Sports

State College girls’ basketball hoping to continue season turnaround

State College girls’ basketball coach Chris Leazier, left, and freshman guard Maya Bokunewicz will take on McDowell at 1 p.m. Saturday in a PIAA subregional game.
State College girls’ basketball coach Chris Leazier, left, and freshman guard Maya Bokunewicz will take on McDowell at 1 p.m. Saturday in a PIAA subregional game. psheehan@centredaily.com

It was a stretch that wasn’t very fun for the State College girls’ basketball team.

But it most certainly was a learning experience — both for the girls and their coaches.

It was something to test their mettle, their resolve. Losing seven straight games in the dead of January can ruin a lot of basketball seasons.

“We kept believing that we were capable of playing well,” Lady Little Lions coach Chris Leazier said. “We were trying to get them to see, in those games, it’s not that we weren’t playing good basketball, it’s just that we weren’t playing consistent.”

State College came out the other side of that dark tunnel, and is now one win away from a return to the state tournament.

The Lady Little Lions (9-14) face McDowell (12-11) of Erie, the District 10 champion, at 1 p.m. Saturday at Slippery Rock University’s Morrow Fieldhouse in a PIAA Class 6A subregional, with the winner getting into the PIAA first round next Friday.

Getting to this point has been about perseverance.

With several new players and a new coaching staff, there was a lot to learn before the season began and even over the first month of games. However, they were feeling rather confident with a 4-2 record through December.

Then came the tailspin, and while there was no one defining moment that got the team turned around, there was still much to learn. Leazier talked to the girls about what determines wins and losses, not by which is the best team but who plays better each particular night. The girls didn’t get discouraged and, slowly, the team identity took shape.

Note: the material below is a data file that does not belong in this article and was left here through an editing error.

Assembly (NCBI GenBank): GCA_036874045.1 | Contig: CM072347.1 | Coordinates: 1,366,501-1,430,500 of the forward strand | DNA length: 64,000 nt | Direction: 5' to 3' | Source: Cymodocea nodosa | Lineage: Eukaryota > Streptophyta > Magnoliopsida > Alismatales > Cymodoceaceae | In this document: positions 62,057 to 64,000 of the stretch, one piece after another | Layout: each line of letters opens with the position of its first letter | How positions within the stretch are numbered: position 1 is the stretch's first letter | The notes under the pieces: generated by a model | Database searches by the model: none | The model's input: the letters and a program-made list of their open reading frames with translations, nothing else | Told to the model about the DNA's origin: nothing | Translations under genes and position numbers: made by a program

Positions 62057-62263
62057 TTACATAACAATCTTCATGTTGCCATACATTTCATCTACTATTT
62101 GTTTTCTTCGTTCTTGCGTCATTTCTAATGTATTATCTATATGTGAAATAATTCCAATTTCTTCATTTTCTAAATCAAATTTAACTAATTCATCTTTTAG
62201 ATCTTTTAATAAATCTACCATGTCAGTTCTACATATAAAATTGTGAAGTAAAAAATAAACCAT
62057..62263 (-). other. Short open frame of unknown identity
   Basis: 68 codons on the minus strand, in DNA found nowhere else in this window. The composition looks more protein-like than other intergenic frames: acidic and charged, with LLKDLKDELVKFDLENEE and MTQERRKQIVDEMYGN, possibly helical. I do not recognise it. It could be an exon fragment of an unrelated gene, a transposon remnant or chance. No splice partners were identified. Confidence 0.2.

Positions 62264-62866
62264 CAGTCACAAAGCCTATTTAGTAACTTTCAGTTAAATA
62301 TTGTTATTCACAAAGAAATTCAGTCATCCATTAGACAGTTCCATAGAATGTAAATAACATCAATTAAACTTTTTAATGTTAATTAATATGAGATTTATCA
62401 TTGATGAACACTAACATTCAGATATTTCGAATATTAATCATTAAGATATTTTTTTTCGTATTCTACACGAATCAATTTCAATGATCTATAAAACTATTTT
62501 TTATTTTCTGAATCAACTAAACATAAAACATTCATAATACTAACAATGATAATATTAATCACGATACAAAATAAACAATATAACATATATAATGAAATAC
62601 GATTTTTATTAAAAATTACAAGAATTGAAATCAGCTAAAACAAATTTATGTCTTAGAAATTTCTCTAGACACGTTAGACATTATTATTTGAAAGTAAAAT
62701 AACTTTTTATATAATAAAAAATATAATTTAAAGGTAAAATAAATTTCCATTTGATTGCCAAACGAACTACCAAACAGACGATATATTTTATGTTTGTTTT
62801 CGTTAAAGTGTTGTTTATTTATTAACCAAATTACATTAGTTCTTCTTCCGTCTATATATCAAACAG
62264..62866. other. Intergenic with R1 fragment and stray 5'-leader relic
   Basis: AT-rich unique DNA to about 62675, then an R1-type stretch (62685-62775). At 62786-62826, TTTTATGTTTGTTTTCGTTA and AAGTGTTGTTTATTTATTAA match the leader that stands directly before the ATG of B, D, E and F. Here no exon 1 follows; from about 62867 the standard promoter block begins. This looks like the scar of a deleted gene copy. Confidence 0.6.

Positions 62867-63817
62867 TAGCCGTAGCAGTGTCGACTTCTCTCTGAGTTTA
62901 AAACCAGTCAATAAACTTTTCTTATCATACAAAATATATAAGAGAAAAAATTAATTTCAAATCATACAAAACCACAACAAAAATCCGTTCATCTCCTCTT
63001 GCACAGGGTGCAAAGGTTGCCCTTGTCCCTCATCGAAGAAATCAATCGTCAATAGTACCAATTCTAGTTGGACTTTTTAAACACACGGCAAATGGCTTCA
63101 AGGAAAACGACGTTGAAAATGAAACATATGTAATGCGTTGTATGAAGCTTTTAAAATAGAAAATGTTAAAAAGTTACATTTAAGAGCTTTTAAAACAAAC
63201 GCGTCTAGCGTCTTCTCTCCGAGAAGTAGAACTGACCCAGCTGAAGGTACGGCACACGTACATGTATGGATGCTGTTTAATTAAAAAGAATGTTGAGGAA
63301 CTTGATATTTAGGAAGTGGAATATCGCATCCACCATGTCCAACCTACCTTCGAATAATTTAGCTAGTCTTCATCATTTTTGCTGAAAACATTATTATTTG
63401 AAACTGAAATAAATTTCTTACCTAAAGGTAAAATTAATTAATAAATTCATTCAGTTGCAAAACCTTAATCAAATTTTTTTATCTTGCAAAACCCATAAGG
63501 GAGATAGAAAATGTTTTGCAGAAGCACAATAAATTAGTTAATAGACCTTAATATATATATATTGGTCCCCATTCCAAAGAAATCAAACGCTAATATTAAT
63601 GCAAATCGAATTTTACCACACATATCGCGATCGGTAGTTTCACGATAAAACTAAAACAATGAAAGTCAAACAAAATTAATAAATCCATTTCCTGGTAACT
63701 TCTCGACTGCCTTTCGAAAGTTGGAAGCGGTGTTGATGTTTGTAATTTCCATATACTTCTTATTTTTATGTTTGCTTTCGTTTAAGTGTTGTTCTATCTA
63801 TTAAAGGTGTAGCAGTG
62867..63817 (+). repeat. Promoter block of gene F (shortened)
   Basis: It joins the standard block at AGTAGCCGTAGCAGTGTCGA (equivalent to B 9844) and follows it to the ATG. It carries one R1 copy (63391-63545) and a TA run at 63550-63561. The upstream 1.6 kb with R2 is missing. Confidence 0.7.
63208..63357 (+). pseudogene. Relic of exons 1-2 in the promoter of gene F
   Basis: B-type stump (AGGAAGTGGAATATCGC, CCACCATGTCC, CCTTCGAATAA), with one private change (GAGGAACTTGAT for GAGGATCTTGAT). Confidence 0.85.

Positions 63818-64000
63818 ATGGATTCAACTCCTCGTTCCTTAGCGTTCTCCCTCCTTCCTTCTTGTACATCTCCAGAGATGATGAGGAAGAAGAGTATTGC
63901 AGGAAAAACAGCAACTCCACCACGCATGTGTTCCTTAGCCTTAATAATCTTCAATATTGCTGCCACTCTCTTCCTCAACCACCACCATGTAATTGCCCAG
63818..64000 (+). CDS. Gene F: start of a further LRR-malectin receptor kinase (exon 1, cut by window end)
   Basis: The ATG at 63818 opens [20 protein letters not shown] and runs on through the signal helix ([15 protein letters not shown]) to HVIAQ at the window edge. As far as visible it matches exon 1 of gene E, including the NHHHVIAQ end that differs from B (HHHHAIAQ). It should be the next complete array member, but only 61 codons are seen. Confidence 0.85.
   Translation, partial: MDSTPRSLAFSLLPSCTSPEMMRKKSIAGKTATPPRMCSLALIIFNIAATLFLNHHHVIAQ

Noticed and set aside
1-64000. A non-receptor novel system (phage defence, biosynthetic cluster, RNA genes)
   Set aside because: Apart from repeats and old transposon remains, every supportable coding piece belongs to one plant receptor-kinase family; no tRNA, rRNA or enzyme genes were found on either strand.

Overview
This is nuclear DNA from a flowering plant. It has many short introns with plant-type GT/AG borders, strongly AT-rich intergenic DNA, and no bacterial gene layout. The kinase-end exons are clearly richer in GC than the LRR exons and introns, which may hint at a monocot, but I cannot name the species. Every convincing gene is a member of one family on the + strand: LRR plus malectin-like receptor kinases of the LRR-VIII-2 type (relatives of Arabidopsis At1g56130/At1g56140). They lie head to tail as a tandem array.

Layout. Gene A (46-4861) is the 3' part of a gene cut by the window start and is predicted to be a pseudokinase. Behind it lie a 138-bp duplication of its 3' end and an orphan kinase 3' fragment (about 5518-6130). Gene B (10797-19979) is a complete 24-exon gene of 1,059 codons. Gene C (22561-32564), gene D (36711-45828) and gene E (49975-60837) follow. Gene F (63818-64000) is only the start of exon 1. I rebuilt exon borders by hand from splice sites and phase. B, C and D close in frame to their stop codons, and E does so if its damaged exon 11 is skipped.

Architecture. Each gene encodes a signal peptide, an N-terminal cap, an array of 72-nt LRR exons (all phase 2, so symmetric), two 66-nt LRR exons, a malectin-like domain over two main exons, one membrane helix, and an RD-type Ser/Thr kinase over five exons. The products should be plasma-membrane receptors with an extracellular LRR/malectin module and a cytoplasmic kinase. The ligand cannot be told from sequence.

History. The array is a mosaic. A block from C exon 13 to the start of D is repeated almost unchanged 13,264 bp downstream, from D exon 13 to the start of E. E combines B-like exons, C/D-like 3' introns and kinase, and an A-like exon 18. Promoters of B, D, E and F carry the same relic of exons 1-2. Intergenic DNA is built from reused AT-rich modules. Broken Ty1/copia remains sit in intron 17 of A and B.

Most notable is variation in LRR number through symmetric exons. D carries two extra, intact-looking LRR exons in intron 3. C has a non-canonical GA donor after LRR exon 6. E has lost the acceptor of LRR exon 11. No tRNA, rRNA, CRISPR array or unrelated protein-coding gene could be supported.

“In the end I think they bought into that message,” Leazier said. “That’s really important over the course of a long winter season for kids to stay with it and learn how to manage some of the ups and downs.”

That kind of progress, when and how they learned, led to an epiphany for the team’s first-year coach: In his 22 seasons of coaching a number of different levels of basketball, from junior high to the NBA Developmental League to foreign national teams, he had never had a team make so much progress over the final two weeks of a regular season. He relayed his discovery to his players both before and after the team lost to Altoona last Friday in the District 6 championship game.

“Often by the time you get to February, you kind of are what you are as a team,” Leazier said. “By the time we got to the end of this season, it was almost as if we had moved into a new season.”

He is seeing the consistency he had been seeking, with reliable play from veteran leaders Taylor Love and Kayla Hawbaker, and major improvements from the collection of veterans and young players.

So, after a few days off to rest their bodies, they have been spending the week working on in-game situations and polishing their free-throw shooting skills, which were not good last Friday.

With the progress and confidence the girls have from last few weeks, Leazier hopes this is another small step to get another run going.

Said Leazier: “It’s been like a light bulb came on at the end of the season.”

Gordon Brunskill: 814-231-4608, @gordoncdt

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